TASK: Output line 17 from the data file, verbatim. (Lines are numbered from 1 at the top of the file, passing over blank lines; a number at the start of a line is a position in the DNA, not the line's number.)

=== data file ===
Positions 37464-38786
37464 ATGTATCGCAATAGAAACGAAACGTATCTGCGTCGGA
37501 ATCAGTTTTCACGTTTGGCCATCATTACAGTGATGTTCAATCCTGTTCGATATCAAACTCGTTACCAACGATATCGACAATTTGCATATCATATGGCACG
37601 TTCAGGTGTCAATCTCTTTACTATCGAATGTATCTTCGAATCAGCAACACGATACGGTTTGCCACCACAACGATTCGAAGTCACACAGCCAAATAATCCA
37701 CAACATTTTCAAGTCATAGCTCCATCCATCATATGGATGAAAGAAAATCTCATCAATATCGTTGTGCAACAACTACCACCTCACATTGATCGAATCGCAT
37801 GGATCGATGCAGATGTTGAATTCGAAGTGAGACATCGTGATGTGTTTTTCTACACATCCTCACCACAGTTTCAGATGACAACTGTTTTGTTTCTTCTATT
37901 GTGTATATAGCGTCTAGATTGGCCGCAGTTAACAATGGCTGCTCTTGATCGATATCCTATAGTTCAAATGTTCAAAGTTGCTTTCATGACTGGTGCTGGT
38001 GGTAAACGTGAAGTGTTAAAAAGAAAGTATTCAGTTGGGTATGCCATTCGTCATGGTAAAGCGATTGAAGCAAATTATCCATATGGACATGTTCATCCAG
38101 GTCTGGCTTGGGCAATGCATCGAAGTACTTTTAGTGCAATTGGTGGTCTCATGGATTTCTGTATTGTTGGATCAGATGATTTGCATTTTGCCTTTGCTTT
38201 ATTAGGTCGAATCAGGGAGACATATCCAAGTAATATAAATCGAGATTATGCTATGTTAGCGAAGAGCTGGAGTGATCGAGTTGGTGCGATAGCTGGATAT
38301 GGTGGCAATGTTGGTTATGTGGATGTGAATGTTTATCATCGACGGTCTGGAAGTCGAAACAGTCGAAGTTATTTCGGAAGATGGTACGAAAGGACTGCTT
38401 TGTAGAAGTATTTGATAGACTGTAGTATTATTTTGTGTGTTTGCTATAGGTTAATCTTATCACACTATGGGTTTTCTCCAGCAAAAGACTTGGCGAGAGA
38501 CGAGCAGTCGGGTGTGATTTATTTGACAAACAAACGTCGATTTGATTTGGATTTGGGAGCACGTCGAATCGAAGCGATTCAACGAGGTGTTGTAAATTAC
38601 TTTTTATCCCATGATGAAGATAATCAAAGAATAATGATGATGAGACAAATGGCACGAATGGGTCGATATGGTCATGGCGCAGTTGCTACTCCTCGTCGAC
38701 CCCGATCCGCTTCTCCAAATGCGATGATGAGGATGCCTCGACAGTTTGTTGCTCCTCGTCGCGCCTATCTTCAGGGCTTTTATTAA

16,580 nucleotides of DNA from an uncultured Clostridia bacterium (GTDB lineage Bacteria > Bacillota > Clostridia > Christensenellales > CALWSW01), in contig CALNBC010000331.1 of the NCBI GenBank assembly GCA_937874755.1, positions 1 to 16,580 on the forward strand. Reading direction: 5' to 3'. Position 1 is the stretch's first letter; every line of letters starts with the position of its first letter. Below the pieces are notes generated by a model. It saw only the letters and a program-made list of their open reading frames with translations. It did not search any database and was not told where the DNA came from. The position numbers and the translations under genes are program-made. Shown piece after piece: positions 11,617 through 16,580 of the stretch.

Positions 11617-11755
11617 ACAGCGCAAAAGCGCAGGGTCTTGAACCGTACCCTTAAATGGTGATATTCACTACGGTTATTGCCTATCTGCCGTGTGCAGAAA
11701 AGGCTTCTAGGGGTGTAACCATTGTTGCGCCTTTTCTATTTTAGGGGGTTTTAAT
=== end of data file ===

Positions 11617-11755